iPhone Prototype Finder Brian Hogan Gets Probation

By Robyn Hagan Cain on October 13, 2011 | Last updated on March 21, 2019

The criminal phase of the Great iPhone Prototype Caper of 2010 has come to a close.

Brian Hogan and Sage Wallower, the two men who sold the iPhone 4 prototype to Gizmodo last year, pleaded no contest on Tuesday to theft of lost property, reports the BBC. Hogan and Wallflower were sentenced to 40 hours of public service and ordered to pay $250 each in restitution to Apple.

In case you missed the iPhone prototype dustup news due to Blackberry outages, we'll recap.

Apple engineer Robert Gray Powell left an iPhone prototype in a Redwood City, Calif. bar last year. Hogan found it, realized what it was, and worked with Wallower to monetize his discovery. Tech site Gizmodo bought the prototype for $5,000, dissected it, and wrote about it, reports The Wall Street Journal. The late Steve Jobs, then-Apple CEO, contacted Lam asking for the prototype's return, but Lam refused without official confirmation that he had a real iPhone 4 prototype.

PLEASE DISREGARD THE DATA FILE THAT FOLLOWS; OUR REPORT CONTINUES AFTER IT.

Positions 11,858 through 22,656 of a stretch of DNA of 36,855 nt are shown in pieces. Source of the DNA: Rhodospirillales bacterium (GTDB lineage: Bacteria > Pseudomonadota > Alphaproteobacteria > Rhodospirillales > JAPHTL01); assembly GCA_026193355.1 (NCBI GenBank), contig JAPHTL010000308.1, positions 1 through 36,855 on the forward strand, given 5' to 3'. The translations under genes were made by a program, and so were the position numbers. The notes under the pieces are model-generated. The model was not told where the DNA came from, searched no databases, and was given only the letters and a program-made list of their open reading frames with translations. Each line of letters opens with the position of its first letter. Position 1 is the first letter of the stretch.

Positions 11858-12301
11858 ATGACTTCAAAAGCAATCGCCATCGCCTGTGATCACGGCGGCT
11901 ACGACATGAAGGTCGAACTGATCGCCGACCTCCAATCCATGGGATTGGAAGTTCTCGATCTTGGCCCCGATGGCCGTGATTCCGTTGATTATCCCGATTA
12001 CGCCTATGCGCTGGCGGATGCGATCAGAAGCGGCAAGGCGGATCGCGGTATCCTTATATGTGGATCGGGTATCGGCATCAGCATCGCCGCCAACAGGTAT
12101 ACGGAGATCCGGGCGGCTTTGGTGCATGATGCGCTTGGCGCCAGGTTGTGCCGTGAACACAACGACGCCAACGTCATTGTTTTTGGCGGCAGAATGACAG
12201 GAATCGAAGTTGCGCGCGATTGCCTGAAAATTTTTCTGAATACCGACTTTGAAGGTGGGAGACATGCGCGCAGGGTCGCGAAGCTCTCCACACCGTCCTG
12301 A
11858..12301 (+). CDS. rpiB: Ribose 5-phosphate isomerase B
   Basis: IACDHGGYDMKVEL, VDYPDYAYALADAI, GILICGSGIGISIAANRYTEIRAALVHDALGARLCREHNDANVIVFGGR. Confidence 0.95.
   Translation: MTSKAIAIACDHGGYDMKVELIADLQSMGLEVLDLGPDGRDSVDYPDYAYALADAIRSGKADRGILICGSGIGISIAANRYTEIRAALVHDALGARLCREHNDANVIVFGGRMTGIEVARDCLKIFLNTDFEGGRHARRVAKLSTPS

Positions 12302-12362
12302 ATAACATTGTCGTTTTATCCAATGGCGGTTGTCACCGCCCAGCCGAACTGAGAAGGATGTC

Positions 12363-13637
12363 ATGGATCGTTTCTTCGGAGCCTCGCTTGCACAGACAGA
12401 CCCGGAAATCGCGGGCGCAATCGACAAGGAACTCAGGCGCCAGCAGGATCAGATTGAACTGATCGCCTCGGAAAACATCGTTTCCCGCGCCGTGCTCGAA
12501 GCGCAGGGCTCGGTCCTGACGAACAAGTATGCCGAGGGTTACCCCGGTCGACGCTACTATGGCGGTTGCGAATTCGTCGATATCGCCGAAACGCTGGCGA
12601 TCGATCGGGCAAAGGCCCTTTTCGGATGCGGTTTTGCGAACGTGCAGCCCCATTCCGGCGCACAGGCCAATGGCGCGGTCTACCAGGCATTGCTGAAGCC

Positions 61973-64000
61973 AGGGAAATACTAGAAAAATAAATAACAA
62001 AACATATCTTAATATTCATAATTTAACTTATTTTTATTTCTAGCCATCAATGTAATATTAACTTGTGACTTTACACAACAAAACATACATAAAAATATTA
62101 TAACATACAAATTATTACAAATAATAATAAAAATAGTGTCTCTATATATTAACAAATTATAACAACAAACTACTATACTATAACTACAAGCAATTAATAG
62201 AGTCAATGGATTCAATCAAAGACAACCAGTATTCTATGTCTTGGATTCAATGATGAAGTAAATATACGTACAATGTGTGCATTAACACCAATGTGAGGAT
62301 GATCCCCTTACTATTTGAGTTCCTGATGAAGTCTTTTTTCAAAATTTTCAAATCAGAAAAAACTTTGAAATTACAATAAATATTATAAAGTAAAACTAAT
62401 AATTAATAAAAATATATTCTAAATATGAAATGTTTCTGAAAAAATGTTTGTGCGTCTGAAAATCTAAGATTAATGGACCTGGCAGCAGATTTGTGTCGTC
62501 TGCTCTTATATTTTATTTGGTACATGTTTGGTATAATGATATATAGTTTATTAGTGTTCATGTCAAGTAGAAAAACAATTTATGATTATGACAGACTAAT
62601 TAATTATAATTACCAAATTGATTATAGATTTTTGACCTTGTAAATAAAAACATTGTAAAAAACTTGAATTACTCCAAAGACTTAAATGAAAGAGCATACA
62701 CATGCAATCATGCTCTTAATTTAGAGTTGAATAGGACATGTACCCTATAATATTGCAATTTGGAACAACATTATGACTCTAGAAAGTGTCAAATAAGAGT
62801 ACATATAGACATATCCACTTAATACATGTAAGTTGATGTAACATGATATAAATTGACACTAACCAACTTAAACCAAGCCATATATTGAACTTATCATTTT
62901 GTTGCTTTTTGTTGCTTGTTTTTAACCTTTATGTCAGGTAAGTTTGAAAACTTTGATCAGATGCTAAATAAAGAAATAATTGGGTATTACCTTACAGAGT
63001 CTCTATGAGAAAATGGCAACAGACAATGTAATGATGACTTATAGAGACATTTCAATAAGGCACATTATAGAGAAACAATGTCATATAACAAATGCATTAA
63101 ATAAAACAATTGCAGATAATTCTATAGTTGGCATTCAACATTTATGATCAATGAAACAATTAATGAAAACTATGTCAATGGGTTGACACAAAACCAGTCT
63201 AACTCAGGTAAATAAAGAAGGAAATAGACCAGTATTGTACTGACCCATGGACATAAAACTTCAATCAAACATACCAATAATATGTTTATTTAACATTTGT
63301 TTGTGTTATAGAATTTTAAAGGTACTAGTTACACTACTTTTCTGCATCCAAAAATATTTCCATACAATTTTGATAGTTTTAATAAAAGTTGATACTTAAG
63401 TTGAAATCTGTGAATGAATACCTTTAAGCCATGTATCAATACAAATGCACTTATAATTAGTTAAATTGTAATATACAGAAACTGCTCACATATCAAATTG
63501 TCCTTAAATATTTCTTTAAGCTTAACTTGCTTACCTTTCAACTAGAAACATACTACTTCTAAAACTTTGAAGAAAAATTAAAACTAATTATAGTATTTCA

So how did finding an iPhone prototype lead to criminal charges?

Under California law, a finder must make reasonable efforts to locate the owner of lost property and return it, or face theft charges. Hogan and Wallower obviously knew they had an iPhone prototype that belonged to Apple - after all, they immediately tried to sell it - so they should have tried to return it to Apple before assuming authority to sell the prototype.

While the criminal side of the case is complete, Apple could still pursue civil penalties against Brian Hogan and Sage Wallower.

Last year, Apple's attorneys told police during the recovery investigation that prototype's revelation would persuade consumers that would have otherwise purchased a currently existing Apple product to wait for the next item to be released, thereby hurting overall sales and negatively effecting Apple's 2010 earnings, reports CNET.

Apple may, however, have a hard time proving lost revenue; Apple is America's most valuable company.

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